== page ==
The best Surf Spots along Brittany’s Coast
With good consistent surf and wild, rugged landscapes, Brittany is one of France’s top surfing destinations.
Brittany’s rugged coastline is chock full of surf spots. Some are exposed to the full force of the Atlantic Ocean, whilst others are more sheltered. There are sandy beach breaks, sweeping point breaks and reef breaks. Whatever the forecast, in Brittany you never have to drive very far to find a wave.
If the weather’s off, you can head to a cove that’s protected from the wind. If the wind’s blowing in from the south, head to a southern facing beach. So get your wetsuit and board packed and head to Brittany for an unforgettable surf trip.
Local surfers are on the whole very welcoming to travelling wave hunters. A ‘bonjour’ and a smile will go a long way to getting you the lowdown on the best spot for the conditions on the day. And, it’s worth seeking out that local knowledge. The jagged coastline serves up so many options that it’s easy to burn time looking around for the perfect wave. You can also get the latest info on any hazards like rips and rocks.
In Brittany you can really find all types of wave to surf. From nice, friendly beach breaks to highly engaging and barrelling reef breaks. When the conditions line up, you can have a magic session in a stunning setting.
You still get the benefits of the Gulf Stream in Brittany, but the water’s a couple of degrees colder than it is in south-west France. You can surf all year round, but in winter the swells are bigger, the waves carry more power and you’ll be glad you packed your winter wetsuit and booties.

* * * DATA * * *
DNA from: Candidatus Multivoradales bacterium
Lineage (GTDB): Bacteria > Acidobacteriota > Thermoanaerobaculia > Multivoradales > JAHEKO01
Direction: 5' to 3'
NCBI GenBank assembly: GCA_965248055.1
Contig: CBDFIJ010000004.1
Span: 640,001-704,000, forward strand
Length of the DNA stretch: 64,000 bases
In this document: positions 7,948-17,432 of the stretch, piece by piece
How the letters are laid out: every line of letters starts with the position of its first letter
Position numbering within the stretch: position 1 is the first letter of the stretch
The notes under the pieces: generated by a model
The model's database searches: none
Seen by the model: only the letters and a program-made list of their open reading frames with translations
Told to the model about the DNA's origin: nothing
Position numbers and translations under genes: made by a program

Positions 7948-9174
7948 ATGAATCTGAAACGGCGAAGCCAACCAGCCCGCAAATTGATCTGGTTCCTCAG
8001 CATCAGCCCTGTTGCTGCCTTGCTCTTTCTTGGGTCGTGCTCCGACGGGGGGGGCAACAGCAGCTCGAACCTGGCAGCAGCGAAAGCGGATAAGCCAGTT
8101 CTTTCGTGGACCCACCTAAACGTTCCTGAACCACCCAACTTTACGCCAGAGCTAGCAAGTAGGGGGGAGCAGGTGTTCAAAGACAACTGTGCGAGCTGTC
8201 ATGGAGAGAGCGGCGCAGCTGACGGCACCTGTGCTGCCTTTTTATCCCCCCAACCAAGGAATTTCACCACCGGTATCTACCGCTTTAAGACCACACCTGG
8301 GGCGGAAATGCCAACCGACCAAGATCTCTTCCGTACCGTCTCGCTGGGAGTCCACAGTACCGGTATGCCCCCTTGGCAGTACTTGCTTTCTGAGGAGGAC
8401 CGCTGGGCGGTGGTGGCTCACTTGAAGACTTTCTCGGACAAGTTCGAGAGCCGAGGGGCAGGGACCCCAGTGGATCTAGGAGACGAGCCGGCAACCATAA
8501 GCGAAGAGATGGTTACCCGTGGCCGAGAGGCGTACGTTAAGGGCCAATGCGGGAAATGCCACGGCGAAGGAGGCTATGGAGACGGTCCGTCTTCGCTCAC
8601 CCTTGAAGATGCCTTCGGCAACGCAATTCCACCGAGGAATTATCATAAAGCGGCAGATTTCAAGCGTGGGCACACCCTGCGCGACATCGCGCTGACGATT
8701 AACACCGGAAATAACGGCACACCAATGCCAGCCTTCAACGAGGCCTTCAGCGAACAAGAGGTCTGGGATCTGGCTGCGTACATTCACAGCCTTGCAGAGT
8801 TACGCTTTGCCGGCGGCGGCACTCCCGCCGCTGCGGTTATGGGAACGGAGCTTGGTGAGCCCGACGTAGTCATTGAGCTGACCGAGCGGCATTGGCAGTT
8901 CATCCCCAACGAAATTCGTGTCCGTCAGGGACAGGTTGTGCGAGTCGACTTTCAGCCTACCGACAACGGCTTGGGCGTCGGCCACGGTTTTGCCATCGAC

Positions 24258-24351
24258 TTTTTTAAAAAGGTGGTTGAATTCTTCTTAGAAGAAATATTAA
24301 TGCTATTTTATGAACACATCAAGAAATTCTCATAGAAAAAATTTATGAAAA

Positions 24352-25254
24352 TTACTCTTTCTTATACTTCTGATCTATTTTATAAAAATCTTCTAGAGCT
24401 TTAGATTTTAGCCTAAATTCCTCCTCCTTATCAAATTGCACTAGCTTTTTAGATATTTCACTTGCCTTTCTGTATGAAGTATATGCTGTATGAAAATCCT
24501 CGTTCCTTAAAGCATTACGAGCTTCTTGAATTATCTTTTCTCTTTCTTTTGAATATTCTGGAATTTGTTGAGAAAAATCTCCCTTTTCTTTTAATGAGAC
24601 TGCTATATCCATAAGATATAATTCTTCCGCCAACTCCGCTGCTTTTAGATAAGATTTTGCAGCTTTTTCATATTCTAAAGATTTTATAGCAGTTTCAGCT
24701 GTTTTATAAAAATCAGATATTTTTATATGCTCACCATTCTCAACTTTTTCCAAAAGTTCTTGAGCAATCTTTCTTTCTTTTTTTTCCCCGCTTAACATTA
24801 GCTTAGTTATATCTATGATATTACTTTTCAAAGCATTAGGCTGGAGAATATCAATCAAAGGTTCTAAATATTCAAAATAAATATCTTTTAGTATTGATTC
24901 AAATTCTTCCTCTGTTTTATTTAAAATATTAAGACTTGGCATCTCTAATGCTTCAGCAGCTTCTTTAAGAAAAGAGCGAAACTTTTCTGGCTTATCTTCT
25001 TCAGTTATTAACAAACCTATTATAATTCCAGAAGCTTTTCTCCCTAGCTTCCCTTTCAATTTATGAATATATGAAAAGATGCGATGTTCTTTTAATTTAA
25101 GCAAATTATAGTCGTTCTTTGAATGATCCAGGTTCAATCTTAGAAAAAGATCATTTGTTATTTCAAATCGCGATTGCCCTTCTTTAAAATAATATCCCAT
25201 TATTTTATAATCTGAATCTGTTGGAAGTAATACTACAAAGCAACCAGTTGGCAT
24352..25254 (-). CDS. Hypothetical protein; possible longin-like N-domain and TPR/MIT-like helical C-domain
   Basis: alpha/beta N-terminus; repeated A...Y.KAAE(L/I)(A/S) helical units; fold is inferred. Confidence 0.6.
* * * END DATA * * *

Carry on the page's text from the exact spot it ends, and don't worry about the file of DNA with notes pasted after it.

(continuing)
Surfing in North Brittany
Northern Brittany isn’t the most famous part of France for surfing, but there are some hidden gems and a trip off the beaten track is well worth it. Wild and windswept it can be difficult to get your bearings. But, if you don’t mind exploring the ins and outs of the coastline, you’ll discover some magical and uncrowded surf spots. Break out of your comfort zone and hit up Northern Brittany.
Surfing in Le Sillon, Saint Malo
Le Sillon is an easily accessible spot close to the centre of Saint-Malo. Some might say that’s too easily accessible as it can be hard to find a parking space. The best time of year to surf here is autumn on an incoming tide. The spot is good for both beginners and good surfers. There are no particular hazards to be aware of. To reach the spot head to Boulevard Hébert, there’s on-street parking and a surf school near the Thermes Marins de Saint-Malo.
Spot type: Beachbreak. Offshore wind: Easterly. Bottom type: Sand.Best tide: Mid. Wave size: 1 to 2.5 m.Lat Long: 48.657545, -2.013916.Nearest town: Saint Malo.
Surfing in Longchamp, Saint Lunaire
This is primarily a beach break, but there are some rocky slabs in the water which produce a more hollow and powerful wave. The best time to surf the spot is on an incoming tide. It’s best avoided in the height of summer when the shallows are saturated with swimmers. Good intermediate surfers can ride here, but watch out for concealed boulders. Access the spot via Boulevard de Longchamp in Saint-Lunaire.
Spot type: Beach/reef. Offshore wind: Easterly. Bottom type: Sand.Best tide: Mid to High. Wave size: 1.5 to 3.0 m.Lat Long: 48.636856, -2.121484.Nearest town: Saint Lunaire.
Surfing in Perros-Guirec
In Perros-Guirec you’ll find an easy to reach shorebreak that can get pretty big. Nicely satisfying for good surfers, but it can catch beginners out. You just need to match your surfing ability with the conditions before paddling out. The best time to surf here is from autumn through to spring on an incoming tide. There’s parking and shower facilities close to the beach. Watch out for the dumping shories when paddling out. Access the spot via Boulevard Joseph Le Bihan.
Spot type: Beach. Offshore wind: Easterly. Bottom type: Sand. Best tide: Mid. Wave size: 1.5 to 3.0 m.Lat Long: 48.819890, -3.455545. Nearest town: Perros Guirec.
Surfing in Moulin de la Rive, Locquirec
The Moulin de la Rive beachbreak offers pretty good winter surfing conditions between September and June. Best surfed close to low tide, whether outgoing or incoming. Watch out for strong currents. The spot is best suited to intermediate and advanced surfers. Access the spot via Rue de la Corniche. There’s parking near the beach.
Spot type: Beach. Offshore wind: Easterly. Bottom type: Sand. Best tide: Low to Mid. Wave size: 1.5 to 3.0 m.Lat Long: 48.687319, -3.676648. Nearest town: Locquirec.
Surfing in Primel-Trégastel